Business Insider – Now it has a secret tool to let you delete it. “Facebook’s parent firm Meta has quietly rolled out a new service that lets people check whether the firm holds their contact information, such as their phone number or email address, and delete and block it.
The tool has been available since May 2022, Insider understands, although Meta does not seem to have said anything publicly about it. A tipster pointed us to the tool, which is well-hidden and apparently only available via a link that is embedded 780 words into a fairly obscure page in Facebook’s help section for non-users. The linked text gives no indication that it’s sending you to a privacy tool, and simply reads: “Click here if you have a question about the rights you may have.”…
First-of-its-kind database tracks threats against public officials Princeton Univeristy: “Threats to and harassment of local officials present a significant challenge to American democracy by discouraging civic engagement, undermining the work of public servants, and creating unprecedented stress on the cornerstones of democratic society including elections, education, and public safety processes. A heightened environment of fear among local officials seems ubiquitous, but the data behind the phenomenon is opaque. This project is the to systematically evaluate events of threats and harassment across the United States using public event-based data.”
Consumers Feel Worse Now Than They Did During Covid Lockdowns
WSJ [paywall]: Sentiment has fallen to levels typically associated with worse financial and economic conditions than today’s: “The University of Michigan survey of consumer sentiment measures how U.S. consumers feel about their personal finances, business conditions and buying conditions. Recent surveys have shown that consumers have rarely felt more downbeat about all of these measures. In the past, when consumer sentiment was as depressed as it is today, stocks were in a bear market, unemployment was higher than average or prices were rising faster than usual.This year, inflation has been near four-decade highs and a main driver of consumer pessimism. The S&P 500 is in a bear market, but up 7% from its 2022 low. Uncharacteristically of periods with low sentiment, unemployment is historically low…A souring mood for consumers is a concerning sign because household spending accounts for about 70% of U.S. economic output…”
MIT Technology Review – Digitization can help stem the tide of entropy, but it won’t stop it. ” Everything dies: people, machines, civilizations. Perhaps we can find some solace in knowing that all the meaningful things we’ve learned along the way will survive. But even knowledge has a life span. Documents fade.
Art goes missing. Entire libraries and collections can face quick and unexpected destruction. Surely, we’re at a stage technologically where we might devise ways to make knowledge available and accessible forever. After all, the density of data storage is already incomprehensibly high. In the ever-growing museum of the internet, one can move smoothly from images from the James Webb Space Telescope through diagrams explaining Pythagoras’s philosophy on the music of the spheres to a YouTube tutorial on blues guitar soloing. What more could you want?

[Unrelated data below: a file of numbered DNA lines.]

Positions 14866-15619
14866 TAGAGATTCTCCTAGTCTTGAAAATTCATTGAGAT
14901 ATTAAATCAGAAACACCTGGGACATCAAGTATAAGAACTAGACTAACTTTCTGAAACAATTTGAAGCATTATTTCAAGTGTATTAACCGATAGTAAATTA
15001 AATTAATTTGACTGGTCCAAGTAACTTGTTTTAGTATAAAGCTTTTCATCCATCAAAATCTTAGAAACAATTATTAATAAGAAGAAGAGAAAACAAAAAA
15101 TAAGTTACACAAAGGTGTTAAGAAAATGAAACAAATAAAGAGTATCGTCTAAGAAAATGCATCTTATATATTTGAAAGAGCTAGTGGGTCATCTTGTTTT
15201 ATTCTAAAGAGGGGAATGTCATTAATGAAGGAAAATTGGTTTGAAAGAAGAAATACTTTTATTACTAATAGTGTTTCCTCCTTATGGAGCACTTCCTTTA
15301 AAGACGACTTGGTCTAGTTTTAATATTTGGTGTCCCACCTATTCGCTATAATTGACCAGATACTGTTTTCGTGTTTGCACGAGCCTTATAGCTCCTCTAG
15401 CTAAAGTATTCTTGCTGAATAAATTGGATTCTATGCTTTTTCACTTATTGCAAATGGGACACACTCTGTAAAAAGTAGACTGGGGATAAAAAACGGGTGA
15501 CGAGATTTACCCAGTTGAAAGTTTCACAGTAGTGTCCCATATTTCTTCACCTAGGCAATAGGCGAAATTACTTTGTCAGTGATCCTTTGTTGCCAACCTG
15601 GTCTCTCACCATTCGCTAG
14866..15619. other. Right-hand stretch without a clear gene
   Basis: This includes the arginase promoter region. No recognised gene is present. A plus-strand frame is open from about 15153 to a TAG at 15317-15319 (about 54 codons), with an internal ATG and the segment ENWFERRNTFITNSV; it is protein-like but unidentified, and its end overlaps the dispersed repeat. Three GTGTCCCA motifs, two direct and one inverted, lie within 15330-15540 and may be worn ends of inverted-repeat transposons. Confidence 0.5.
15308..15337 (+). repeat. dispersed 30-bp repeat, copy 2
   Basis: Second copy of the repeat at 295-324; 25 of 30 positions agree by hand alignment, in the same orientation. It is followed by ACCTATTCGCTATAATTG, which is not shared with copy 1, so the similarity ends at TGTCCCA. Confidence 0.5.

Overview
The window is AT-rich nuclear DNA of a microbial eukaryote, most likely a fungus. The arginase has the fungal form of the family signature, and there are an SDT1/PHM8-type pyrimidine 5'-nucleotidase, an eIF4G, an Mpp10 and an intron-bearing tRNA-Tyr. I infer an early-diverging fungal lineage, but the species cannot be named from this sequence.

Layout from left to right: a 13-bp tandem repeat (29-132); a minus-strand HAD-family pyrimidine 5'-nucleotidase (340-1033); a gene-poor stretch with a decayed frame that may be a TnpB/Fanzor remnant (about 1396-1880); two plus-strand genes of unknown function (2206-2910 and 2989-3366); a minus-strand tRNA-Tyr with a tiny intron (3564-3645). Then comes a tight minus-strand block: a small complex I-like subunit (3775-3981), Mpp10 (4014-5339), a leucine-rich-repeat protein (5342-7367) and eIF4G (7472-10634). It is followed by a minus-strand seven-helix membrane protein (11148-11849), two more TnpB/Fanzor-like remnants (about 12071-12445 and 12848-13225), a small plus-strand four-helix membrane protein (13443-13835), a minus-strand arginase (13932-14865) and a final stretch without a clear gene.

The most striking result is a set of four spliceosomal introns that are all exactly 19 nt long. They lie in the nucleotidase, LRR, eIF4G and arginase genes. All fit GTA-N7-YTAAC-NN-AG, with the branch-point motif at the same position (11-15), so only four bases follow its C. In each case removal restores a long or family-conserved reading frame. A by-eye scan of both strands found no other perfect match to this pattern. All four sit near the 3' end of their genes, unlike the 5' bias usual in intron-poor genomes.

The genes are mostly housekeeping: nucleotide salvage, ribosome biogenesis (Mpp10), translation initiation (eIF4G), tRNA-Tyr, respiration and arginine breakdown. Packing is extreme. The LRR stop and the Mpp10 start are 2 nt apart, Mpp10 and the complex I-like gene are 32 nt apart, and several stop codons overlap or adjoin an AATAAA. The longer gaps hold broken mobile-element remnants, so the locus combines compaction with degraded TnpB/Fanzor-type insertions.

Quite a bit, according to the experts. For one thing, what we think is permanent isn’t. Digital storage systems can become unreadable in as little as three to five years. Librarians and archivists race to copy things over to newer formats. But entropy is always there, waiting in the wings. “Our professions and our people often try to extend the normal life span as far as possible through a variety of techniques, but it’s still holding back the tide,” says Joseph Janes, an associate professor at the University of Washington Information School.
To complicate matters, archivists are now grappling with an unprecedented deluge of information. In the past, materials were scarce and storage space limited. “Now we have the opposite problem,” Janes says. “Everything is being recorded all the time.” In principle, that could right a historic wrong. For centuries, countless people didn’t have the right culture, gender, or socioeconomic class for their knowledge or work to be discovered, valued, or preserved. But the massive scale of the digital world now presents a unique challenge.
According to an estimate last year from the market research firm IDC, the amount of data that companies, governments, and individuals create in the next few years will be twice the total of all the digital data generated previously since the start of the computing age.
Entire schools within some universities are laboring to find better approaches to saving the data under their umbrella. The Data and Service Center for Humanities at the University of Basel, for example, has been developing a software platform called Knora to not just archive the many types of data from humanities work but ensure that people in the future can read and use them. And yet the process is fraught…”